For Arkansas, this project consisted of field collection of both soil and stream sediments samples, storage and air drying of the samples, and shipping them to the USGS Chemistry Laboratory warehouse in Denver. The field collection began in December of 2003 and was completed in December 2004. Final samples were shipped in February 2005. For Arkansas, 1,149 sample records lie within the state.
Analytical work by the USGS is on-going. However, a significant portion of data is now posted online and is available to the public. All posted geochemical analyses for Arkansas may be downloaded from the US Geological Survey web site free of cost at: https://mrdata.usgs.gov/.
Sample collection both nationally for the NGS project and in Arkansas are presented below. Arkansas’ samples consist of two types: stream sediments and soil samples. Soil samples consist of both an upper and lower horizon.
National Geochemical Survey, July 2007
Arkansas Geochemical Survey, July 2007
Sample density, depicted below, is the number of samples within a given area.
Sample Density of the National Geochemical Survey
Sample Density in Arkansas of the National Geochemical Survey
A Periodic Table of the Elements displayed below is color coded for those elements for which analyses will eventually be completed (green) and those which will not be analyzed (pink). This chart is posted as an interactive chart on the USGS website.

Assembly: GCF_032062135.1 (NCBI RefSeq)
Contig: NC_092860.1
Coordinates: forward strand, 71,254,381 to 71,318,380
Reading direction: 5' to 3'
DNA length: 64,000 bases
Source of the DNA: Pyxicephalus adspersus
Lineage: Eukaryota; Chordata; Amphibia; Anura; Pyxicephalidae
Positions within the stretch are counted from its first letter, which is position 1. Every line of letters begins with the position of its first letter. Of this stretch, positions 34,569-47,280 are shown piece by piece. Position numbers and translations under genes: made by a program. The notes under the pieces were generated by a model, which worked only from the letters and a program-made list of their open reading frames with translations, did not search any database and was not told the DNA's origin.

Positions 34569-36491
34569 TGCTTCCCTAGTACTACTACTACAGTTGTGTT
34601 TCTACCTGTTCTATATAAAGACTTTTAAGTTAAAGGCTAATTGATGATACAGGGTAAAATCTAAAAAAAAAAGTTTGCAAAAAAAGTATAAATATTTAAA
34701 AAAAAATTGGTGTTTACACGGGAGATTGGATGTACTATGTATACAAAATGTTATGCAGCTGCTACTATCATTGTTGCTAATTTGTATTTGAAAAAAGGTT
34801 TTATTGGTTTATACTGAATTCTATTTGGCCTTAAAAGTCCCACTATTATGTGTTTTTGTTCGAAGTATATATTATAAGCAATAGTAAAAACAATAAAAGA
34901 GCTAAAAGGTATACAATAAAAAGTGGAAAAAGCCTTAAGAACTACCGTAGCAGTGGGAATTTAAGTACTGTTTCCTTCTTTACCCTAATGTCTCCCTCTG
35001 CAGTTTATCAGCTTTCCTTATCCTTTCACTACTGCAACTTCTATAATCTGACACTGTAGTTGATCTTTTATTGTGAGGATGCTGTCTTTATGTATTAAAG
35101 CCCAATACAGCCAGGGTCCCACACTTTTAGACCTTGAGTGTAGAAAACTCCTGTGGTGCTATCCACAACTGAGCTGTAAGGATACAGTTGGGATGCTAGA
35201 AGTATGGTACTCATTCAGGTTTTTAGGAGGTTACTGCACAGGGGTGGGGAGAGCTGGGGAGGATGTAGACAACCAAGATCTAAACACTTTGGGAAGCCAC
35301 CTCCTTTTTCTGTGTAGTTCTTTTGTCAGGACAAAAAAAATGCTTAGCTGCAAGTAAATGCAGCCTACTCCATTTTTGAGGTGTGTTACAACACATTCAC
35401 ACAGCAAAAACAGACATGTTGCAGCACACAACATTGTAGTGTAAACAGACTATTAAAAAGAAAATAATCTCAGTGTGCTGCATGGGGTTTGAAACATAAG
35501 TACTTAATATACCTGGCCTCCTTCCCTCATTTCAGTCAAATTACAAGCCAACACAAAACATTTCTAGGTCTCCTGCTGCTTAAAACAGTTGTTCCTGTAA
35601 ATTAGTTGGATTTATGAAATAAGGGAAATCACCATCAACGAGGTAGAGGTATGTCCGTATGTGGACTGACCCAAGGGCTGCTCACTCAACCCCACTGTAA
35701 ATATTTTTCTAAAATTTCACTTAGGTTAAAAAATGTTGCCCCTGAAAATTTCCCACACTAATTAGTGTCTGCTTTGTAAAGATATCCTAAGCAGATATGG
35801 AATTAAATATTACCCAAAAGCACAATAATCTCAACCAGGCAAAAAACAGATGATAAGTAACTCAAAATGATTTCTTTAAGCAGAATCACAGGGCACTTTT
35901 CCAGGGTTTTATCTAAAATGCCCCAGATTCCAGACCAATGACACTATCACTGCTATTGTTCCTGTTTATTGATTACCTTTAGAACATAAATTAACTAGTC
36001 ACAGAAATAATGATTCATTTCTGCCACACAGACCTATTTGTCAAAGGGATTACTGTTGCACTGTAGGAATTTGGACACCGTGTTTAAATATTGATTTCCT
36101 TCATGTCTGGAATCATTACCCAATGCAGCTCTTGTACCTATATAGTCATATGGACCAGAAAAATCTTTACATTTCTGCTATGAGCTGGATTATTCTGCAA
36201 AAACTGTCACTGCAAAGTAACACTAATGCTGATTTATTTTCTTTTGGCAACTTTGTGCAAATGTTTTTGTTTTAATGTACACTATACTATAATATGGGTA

Data quality for elements summarized below is subdivided into the following general groupings: excellent, very good, good, poor, and variable. An explanation of these terms and their derivations is given on the USGS web site at: https://mrdata.usgs.gov/.
For Arkansas, county-by-county elements mean & standard deviation values are available as interactive online maps at:
https://mrdata.usgs.gov/ for the following elements: Aluminum (Al), Arsenic (As), Calcium (Ca), Copper (Cu), Iron (Fe), Lead (Pb), Mercury (Hg), Magnesium (Mg), Manganese (Mn), Phosphorus (P), Selenium (Se), Sodium (Na), Titanium (Ti), and Zinc (Zn). Additional elements will be added to this listing as they become available.
Also, discrete county data for all of Arkansas, along with graphic plots of sample sites, may be viewed or downloaded from the USGS web site at:
Summary maps with basic analytical and instrumental data are available on the AGS website by clicking each of the following elements:
Graphics for this article were downloaded and modified by the author from the USGS web site.
Trace Metals Found in the Bedrock of the Ouachita Mountain Region of Arkansas
This Microsoft Excel® spreadsheet contains the trace concentrations (expressed in ppm) of arsenic, chromium, copper, lead, mercury, nickel, and zinc in over 700 samples collected from the Ouachita Mountain drainage basins of the Little Missouri, Caddo, Ouachita, and Saline rivers. Each sample is located by latitude and longitude and includes a stratigraphic and lithic description. This is the sample set that formed the basis of AGC information-circulars 32 & 35.
Trace Metals found in the bedrock of the Ouachita Mt. Region of Arkansas